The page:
In the present paper one new Ortheziolamameti species is described from the Oriental region (India). An identification key, distribution map and new additional locality records for the currently known Ortheziolamameti species are provided.

Material and methods

The specimens described and recorded in this study were all collected using soil and litter sampling devices, and extracted by Berlese funnel. The samples are preserved in the Muséum d’Histoire Naturelle de Genève (MHNG) collection.

Specimens were prepared for light microscopy using the slide-mounting method discussed by Kosztarab and Kozár (1988). The morphological terminology used follows Kozár (2004), while the key was adopted from Kozár (2004) and Tanaka and Amano (2007).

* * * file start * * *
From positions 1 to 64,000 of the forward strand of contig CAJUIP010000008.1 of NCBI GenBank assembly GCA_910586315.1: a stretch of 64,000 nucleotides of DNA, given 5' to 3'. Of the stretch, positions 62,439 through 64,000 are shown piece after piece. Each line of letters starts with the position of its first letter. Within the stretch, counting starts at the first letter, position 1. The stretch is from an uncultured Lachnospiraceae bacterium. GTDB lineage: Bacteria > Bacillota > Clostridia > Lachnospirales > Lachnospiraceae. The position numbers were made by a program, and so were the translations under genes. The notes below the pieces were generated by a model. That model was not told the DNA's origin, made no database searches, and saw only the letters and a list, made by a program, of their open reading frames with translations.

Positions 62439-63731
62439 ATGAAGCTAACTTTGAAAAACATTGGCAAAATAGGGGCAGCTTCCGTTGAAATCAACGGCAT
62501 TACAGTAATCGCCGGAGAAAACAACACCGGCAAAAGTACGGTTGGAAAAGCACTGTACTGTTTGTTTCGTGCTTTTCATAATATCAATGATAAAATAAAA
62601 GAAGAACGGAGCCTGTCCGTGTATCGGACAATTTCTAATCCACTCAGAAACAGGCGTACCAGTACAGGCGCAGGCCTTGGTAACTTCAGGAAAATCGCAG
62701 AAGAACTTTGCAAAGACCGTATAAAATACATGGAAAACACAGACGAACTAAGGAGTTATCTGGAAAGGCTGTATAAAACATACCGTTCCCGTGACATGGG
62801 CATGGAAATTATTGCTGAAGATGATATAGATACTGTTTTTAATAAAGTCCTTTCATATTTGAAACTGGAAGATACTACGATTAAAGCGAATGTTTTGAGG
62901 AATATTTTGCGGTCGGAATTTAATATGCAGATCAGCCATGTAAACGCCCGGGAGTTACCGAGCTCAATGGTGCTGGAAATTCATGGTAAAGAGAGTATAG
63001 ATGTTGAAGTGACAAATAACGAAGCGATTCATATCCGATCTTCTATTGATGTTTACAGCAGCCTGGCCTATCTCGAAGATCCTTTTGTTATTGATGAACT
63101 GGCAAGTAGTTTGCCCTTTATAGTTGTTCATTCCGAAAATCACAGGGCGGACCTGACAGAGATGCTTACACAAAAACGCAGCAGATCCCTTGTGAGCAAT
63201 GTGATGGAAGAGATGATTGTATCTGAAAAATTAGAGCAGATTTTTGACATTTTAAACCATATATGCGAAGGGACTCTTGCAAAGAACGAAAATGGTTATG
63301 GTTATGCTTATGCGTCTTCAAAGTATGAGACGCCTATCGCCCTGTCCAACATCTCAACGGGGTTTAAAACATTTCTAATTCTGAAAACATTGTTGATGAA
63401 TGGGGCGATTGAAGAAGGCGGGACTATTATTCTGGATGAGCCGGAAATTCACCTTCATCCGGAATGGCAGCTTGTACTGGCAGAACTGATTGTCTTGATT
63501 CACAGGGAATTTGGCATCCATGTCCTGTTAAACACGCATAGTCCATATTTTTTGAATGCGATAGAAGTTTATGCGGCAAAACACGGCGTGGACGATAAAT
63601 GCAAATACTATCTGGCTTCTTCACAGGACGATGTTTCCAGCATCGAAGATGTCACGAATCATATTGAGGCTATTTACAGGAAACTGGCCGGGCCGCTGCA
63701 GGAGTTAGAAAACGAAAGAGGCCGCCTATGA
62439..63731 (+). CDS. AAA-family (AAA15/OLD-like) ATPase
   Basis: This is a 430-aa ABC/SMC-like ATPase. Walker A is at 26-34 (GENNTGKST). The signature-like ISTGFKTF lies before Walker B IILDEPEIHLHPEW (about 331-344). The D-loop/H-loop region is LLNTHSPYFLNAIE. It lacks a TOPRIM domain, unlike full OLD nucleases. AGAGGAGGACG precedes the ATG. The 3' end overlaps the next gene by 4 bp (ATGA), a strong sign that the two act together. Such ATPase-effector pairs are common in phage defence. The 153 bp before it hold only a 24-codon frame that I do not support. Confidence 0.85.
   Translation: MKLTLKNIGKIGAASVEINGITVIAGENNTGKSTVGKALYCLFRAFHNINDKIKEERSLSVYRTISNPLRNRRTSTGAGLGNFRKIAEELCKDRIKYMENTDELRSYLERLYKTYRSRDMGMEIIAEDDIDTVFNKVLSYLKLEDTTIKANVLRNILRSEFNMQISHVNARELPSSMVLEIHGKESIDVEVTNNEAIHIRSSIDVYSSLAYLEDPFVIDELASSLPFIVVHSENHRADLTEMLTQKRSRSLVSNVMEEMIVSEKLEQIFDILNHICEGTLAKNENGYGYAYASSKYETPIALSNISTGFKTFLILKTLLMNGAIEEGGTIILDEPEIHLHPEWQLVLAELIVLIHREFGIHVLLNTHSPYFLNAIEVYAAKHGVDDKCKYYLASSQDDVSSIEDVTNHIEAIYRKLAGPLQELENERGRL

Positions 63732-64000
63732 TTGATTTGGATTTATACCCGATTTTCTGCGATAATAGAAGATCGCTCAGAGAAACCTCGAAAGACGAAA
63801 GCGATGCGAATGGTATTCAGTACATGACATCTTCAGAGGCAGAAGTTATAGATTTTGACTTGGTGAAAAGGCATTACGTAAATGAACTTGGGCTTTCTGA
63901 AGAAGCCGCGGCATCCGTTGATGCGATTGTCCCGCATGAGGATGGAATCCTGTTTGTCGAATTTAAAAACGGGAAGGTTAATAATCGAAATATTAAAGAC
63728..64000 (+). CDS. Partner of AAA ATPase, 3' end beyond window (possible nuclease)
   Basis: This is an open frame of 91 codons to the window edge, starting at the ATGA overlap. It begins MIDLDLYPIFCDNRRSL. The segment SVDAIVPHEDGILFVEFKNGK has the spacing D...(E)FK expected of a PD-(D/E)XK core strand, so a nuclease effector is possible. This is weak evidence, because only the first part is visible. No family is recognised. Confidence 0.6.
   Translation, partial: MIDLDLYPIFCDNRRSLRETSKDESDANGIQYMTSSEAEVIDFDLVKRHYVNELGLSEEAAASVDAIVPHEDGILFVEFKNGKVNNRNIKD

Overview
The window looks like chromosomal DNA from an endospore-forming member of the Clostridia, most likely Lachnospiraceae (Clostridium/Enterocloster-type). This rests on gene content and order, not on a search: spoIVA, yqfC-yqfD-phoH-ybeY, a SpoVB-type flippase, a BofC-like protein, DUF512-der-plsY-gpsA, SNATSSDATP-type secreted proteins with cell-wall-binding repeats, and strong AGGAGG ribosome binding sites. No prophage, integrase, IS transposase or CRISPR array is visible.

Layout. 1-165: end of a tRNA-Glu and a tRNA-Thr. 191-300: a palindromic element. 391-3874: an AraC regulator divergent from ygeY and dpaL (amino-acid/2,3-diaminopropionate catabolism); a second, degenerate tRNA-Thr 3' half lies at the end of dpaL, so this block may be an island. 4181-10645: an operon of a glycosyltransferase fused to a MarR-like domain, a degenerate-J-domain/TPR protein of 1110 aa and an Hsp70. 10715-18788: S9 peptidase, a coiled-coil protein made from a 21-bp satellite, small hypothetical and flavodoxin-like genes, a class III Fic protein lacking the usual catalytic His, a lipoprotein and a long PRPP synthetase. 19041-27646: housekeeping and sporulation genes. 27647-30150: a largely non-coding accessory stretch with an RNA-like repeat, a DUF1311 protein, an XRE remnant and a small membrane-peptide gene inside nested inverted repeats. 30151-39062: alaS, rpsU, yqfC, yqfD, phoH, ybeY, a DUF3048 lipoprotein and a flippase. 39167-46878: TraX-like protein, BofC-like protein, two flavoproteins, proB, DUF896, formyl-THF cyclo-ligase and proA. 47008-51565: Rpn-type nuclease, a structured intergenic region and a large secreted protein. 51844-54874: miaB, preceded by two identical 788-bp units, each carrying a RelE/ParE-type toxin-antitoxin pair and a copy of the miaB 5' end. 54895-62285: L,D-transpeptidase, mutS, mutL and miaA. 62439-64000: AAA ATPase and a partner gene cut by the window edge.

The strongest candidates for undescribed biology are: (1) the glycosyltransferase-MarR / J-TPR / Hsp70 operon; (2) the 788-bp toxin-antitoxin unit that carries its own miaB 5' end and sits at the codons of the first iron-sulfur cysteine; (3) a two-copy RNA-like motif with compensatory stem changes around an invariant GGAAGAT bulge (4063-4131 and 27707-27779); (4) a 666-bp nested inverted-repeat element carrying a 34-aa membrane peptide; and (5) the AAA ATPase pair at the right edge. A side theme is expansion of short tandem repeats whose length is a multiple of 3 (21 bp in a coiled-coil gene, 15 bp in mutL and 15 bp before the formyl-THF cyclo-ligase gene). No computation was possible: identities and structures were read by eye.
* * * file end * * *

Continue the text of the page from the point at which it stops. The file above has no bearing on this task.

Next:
The digital images of unmounted females were made with a Canon Eos400D camera and an MBC-10 stereomicroscope, and focus-stacking was processed by CombineZP software (Hadley 2010). All type material of the new species are deposited in the Muséum d’Histoire Naturelle de Genève (MHNG).

All measurements and counts were taken from all the material available and the values are given as a range for each character.

Results and discussion
Genus Ortheziolamameti Kozár, 2004: 483.
Type species.

Ortheziolamameti guineensis Kozár, 2004, 484.

Diagnosis of genus.

Dorsum of intact adult female covered with irregular and triangular shell-like wax plates; ventral thoracic wax plates around the appendages and on margin, thorax medially lacking wax plates; wax cover corresponding to wax plates on slide-mounted specimens on both sides (Kozár 2004) (Fig. 1).

Figure 1.

Ortheziolamameti taipensiana Shiau & Kozár, 2004, unmounted adult female A dorsal view B ventral view. Scale = 0.1 mm. Photo: É. Szita.